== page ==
Before moving on…

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Log Cabin, Rice County Historical Center

… to the woods and the prairie of Winnesheik (Chapter VII), Hamlin recollects, his school days in Wisconsin.  Instead of attending the village school, he and his siblings joined a few others at the home of John Roche.  He recalls John’s daughter, Indiana, (a very cool name) whom they called Ingie.

The selection of books at Hamlin’s home struck me.  There were none, except the Bible, Mother Goose and a few newspapers laying around.  This reminded me of a story of my own great, great, great Grandpa, Adam Bryan, also a pioneer of Wisconsin in the 1840’s or ’50’s. Adam, brought his family first to Illinois, from Pennsylvania, and shortly after decided to settle at Jug Creek, or Bad Axe, (a bastardization of an American Indian word), which most unfortunately was changed to Vernon County, after the home of the immortal hero, George Washington.  Too bad, for Bad Axe! Well, I am proud to say Gramps was the first pioneer of this area carving out the land with ox and cart, to build a cabin for his family, soon to arrive. Like Hamlin, it is said that Gramps learned to read from the only book he had, which was the Bible.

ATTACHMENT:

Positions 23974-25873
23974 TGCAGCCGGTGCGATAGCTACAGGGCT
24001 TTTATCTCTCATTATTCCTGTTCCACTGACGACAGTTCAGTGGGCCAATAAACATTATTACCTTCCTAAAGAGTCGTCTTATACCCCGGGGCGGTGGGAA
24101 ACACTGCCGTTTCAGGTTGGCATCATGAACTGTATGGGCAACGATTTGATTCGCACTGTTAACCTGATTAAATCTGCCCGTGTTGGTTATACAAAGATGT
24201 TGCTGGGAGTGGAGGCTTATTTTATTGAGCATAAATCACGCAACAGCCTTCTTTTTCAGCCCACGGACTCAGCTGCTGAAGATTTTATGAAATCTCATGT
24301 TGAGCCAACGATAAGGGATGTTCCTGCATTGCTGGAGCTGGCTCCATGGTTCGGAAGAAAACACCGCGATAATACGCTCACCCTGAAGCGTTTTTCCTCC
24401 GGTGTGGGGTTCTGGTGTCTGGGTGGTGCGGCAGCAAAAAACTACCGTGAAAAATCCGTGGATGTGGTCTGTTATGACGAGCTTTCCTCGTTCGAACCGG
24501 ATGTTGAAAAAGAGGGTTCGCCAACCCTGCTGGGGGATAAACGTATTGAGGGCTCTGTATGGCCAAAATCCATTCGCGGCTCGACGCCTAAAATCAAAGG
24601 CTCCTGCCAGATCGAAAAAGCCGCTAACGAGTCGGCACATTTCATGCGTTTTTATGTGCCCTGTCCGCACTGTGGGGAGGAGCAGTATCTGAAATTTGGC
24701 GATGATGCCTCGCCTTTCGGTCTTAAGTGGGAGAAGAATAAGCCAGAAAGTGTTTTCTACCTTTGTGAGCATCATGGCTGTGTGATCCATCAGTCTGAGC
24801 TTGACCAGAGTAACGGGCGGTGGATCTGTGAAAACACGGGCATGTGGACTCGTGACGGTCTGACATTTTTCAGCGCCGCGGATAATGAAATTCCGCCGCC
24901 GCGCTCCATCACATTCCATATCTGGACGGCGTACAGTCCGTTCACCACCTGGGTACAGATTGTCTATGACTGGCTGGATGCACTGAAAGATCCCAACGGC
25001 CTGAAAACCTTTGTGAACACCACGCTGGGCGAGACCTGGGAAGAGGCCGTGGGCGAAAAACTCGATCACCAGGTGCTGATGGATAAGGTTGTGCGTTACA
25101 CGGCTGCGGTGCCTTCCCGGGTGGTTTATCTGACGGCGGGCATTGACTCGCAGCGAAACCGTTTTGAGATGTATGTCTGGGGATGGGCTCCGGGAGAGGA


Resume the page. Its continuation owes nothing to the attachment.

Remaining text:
The Garlands faired a little better than my Grandpa’s family and acquired two books especially good for the imagination. These were Beauty and Beast, and Aladdin and his Wonderful Lamp. Nothing like a fairy tale to stimulate creativity.

In continuation, the Garlands move on. Hamlin recalls the reluctant spirit of his mom, Belle, as she packs all their things and gets ready for a three day treck across the February tundra land of Wisconsin.  First they cross the bridge at Lacrosse, go through La Crescent, stay in Hokah, pass through Caledonia, and arrive to their farm about 2 miles from the town of Hesper.  There is a kind Quaker man there, waiting for them to take over the property. As they settle in they find that their little shack doesn’t quite meet up to the standards of their cabin, back in Wisconsin. They make due, but not without hardship.

First their house girl (I found this addition to the family interesting) contracts smallpox from the limited English speaking Norwegians that Hamlin’s dad hires for construction help. She survives, but Hamlin’s father also gets smallpox. It lasts quite awhile, but he also lives. This invasion in the household is worrisome to Belle because none of the children are vaccinated.  They eventually get this done, and the Garlands are spared of the wicked illness spreading in the family.

It must be around the 1870’s when another small creature is added to the brood consisting of Hamlin, his brother Frank, and sister Hannah.  Mother Belle has a baby!

Hamlin gets accustomed to his new home, and school, which is highly populated by Norwegians, or Norskies, who fight with the so called Yankees, like Hamlin.  Hamlin has nothing against his new classmates, but is obliged to do what is necessary to protect himself, using the path of least resistance.

The author grows to love;